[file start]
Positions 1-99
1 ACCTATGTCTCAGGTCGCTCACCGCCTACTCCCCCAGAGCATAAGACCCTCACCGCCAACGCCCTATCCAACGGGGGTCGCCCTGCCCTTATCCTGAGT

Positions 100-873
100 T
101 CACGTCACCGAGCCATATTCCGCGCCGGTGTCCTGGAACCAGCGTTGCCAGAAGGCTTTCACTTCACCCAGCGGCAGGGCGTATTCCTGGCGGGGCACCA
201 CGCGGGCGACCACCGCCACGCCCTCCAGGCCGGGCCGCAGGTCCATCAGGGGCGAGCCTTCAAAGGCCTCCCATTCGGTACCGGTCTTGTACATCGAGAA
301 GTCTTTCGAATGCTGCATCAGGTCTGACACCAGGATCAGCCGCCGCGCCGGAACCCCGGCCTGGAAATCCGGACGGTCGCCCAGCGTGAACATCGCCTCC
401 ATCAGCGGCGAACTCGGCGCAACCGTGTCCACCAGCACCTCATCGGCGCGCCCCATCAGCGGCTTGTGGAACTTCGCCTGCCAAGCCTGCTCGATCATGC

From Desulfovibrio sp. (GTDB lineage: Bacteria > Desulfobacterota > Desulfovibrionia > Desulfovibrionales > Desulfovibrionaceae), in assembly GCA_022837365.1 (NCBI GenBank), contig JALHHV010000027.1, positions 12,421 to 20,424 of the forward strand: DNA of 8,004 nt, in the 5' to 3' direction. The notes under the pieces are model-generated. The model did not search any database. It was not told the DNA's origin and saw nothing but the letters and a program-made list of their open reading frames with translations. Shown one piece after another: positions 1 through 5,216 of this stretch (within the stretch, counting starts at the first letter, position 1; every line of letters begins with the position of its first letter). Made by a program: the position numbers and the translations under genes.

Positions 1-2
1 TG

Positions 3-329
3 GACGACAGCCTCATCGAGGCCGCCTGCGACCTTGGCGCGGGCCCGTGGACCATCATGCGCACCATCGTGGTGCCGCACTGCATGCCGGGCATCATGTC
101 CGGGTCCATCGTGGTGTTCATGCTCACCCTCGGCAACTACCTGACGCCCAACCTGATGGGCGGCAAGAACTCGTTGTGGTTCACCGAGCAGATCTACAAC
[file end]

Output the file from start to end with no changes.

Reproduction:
Positions 1-99
1 ACCTATGTCTCAGGTCGCTCACCGCCTACTCCCCCAGAGCATAAGACCCTCACCGCCAACGCCCTATCCAACGGGGGTCGCCCTGCCCTTATCCTGAGT

Positions 100-873
100 T
101 CACGTCACCGAGCCATATTCCGCGCCGGTGTCCTGGAACCAGCGTTGCCAGAAGGCTTTCACTTCACCCAGCGGCAGGGCGTATTCCTGGCGGGGCACCA
201 CGCGGGCGACCACCGCCACGCCCTCCAGGCCGGGCCGCAGGTCCATCAGGGGCGAGCCTTCAAAGGCCTCCCATTCGGTACCGGTCTTGTACATCGAGAA
301 GTCTTTCGAATGCTGCATCAGGTCTGACACCAGGATCAGCCGCCGCGCCGGAACCCCGGCCTGGAAATCCGGACGGTCGCCCAGCGTGAACATCGCCTCC
401 ATCAGCGGCGAACTCGGCGCAACCGTGTCCACCAGCACCTCATCGGCGCGCCCCATCAGCGGCTTGTGGAACTTCGCCTGCCAAGCCTGCTCGATCATGC

From Desulfovibrio sp. (GTDB lineage: Bacteria > Desulfobacterota > Desulfovibrionia > Desulfovibrionales > Desulfovibrionaceae), in assembly GCA_022837365.1 (NCBI GenBank), contig JALHHV010000027.1, positions 12,421 to 20,424 of the forward strand: DNA of 8,004 nt, in the 5' to 3' direction. The notes under the pieces are model-generated. The model did not search any database. It was not told the DNA's origin and saw nothing but the letters and a program-made list of their open reading frames with translations. Shown one piece after another: positions 1 through 5,216 of this stretch (within the stretch, counting starts at the first letter, position 1; every line of letters begins with the position of its first letter). Made by a program: the position numbers and the translations under genes.

Positions 1-2
1 TG

Positions 3-329
3 GACGACAGCCTCATCGAGGCCGCCTGCGACCTTGGCGCGGGCCCGTGGACCATCATGCGCACCATCGTGGTGCCGCACTGCATGCCGGGCATCATGTC
101 CGGGTCCATCGTGGTGTTCATGCTCACCCTCGGCAACTACCTGACGCCCAACCTGATGGGCGGCAAGAACTCGTTGTGGTTCACCGAGCAGATCTACAAC